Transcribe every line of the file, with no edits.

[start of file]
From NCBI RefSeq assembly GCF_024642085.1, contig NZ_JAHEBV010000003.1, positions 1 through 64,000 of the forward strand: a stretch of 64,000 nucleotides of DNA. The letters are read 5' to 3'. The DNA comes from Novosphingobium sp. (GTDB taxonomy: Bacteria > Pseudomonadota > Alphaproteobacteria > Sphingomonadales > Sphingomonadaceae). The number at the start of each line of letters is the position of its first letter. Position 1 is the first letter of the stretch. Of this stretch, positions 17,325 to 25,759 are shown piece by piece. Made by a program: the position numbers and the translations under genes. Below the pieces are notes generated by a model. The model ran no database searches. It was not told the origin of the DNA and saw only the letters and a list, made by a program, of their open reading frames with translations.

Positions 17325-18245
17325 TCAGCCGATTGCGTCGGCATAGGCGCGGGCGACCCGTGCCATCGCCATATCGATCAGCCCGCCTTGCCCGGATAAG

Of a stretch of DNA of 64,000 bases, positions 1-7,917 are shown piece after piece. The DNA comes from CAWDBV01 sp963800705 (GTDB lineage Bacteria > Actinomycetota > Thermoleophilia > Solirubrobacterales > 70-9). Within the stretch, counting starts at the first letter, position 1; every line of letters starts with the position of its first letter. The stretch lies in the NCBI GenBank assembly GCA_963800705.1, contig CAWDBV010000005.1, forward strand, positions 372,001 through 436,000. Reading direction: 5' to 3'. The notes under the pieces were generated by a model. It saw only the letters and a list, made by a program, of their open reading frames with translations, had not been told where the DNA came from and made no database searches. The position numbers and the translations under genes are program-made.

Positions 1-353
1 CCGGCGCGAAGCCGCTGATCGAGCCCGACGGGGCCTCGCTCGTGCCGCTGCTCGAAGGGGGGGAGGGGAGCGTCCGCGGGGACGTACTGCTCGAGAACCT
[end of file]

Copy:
From NCBI RefSeq assembly GCF_024642085.1, contig NZ_JAHEBV010000003.1, positions 1 through 64,000 of the forward strand: a stretch of 64,000 nucleotides of DNA. The letters are read 5' to 3'. The DNA comes from Novosphingobium sp. (GTDB taxonomy: Bacteria > Pseudomonadota > Alphaproteobacteria > Sphingomonadales > Sphingomonadaceae). The number at the start of each line of letters is the position of its first letter. Position 1 is the first letter of the stretch. Of this stretch, positions 17,325 to 25,759 are shown piece by piece. Made by a program: the position numbers and the translations under genes. Below the pieces are notes generated by a model. The model ran no database searches. It was not told the origin of the DNA and saw only the letters and a list, made by a program, of their open reading frames with translations.

Positions 17325-18245
17325 TCAGCCGATTGCGTCGGCATAGGCGCGGGCGACCCGTGCCATCGCCATATCGATCAGCCCGCCTTGCCCGGATAAG

Of a stretch of DNA of 64,000 bases, positions 1-7,917 are shown piece after piece. The DNA comes from CAWDBV01 sp963800705 (GTDB lineage Bacteria > Actinomycetota > Thermoleophilia > Solirubrobacterales > 70-9). Within the stretch, counting starts at the first letter, position 1; every line of letters starts with the position of its first letter. The stretch lies in the NCBI GenBank assembly GCA_963800705.1, contig CAWDBV010000005.1, forward strand, positions 372,001 through 436,000. Reading direction: 5' to 3'. The notes under the pieces were generated by a model. It saw only the letters and a list, made by a program, of their open reading frames with translations, had not been told where the DNA came from and made no database searches. The position numbers and the translations under genes are program-made.

Positions 1-353
1 CCGGCGCGAAGCCGCTGATCGAGCCCGACGGGGCCTCGCTCGTGCCGCTGCTCGAAGGGGGGGAGGGGAGCGTCCGCGGGGACGTACTGCTCGAGAACCT